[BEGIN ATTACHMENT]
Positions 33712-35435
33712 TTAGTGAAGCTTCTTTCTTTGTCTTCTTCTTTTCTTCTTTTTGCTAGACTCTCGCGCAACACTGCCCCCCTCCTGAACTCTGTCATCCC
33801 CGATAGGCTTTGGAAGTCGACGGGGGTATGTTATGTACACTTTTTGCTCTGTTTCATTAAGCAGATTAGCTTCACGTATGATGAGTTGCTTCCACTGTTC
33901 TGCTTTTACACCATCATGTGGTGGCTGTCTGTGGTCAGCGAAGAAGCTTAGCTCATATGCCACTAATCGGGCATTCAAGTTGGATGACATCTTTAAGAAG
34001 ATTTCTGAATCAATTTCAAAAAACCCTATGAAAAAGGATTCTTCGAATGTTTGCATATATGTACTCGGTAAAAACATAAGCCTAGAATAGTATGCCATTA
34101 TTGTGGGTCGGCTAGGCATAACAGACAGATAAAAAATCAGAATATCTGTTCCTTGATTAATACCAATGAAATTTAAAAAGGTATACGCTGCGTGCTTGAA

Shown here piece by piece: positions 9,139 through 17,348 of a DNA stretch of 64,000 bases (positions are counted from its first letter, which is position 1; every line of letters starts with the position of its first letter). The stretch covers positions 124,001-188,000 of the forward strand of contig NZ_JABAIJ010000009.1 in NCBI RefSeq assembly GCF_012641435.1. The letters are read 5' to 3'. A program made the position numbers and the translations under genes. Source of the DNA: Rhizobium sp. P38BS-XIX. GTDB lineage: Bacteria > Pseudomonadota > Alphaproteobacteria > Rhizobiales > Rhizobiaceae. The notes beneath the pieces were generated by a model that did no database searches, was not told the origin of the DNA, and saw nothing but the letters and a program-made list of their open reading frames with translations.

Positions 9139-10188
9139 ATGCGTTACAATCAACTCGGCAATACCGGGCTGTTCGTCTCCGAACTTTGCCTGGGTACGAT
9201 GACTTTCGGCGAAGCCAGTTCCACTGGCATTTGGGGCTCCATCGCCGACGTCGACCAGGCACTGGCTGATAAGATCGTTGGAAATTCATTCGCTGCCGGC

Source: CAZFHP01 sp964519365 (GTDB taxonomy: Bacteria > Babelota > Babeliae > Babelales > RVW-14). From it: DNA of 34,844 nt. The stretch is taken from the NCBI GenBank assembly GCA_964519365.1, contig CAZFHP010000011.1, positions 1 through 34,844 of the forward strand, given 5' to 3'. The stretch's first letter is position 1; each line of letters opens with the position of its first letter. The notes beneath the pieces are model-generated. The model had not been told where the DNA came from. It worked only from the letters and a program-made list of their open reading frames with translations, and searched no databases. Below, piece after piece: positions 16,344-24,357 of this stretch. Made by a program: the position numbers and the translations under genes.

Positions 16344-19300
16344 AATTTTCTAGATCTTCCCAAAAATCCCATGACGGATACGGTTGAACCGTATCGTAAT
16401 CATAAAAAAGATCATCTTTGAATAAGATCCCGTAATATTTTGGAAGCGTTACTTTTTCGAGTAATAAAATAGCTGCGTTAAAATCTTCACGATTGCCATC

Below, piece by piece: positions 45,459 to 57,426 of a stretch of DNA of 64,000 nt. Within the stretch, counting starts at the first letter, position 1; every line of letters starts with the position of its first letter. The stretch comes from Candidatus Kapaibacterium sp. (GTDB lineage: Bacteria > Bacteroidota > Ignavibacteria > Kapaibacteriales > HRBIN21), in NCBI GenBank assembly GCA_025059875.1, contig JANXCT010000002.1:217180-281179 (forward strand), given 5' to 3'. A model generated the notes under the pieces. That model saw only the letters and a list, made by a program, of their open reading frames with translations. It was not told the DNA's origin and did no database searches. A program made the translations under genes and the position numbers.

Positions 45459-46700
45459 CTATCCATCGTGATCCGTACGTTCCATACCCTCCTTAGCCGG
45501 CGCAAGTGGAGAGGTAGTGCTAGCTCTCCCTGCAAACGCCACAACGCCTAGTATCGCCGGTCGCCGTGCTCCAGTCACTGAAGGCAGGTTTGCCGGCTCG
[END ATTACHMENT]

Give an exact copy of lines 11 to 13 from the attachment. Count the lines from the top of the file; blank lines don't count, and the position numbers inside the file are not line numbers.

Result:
Source: CAZFHP01 sp964519365 (GTDB taxonomy: Bacteria > Babelota > Babeliae > Babelales > RVW-14). From it: DNA of 34,844 nt. The stretch is taken from the NCBI GenBank assembly GCA_964519365.1, contig CAZFHP010000011.1, positions 1 through 34,844 of the forward strand, given 5' to 3'. The stretch's first letter is position 1; each line of letters opens with the position of its first letter. The notes beneath the pieces are model-generated. The model had not been told where the DNA came from. It worked only from the letters and a program-made list of their open reading frames with translations, and searched no databases. Below, piece after piece: positions 16,344-24,357 of this stretch. Made by a program: the position numbers and the translations under genes.

Positions 16344-19300
16344 AATTTTCTAGATCTTCCCAAAAATCCCATGACGGATACGGTTGAACCGTATCGTAAT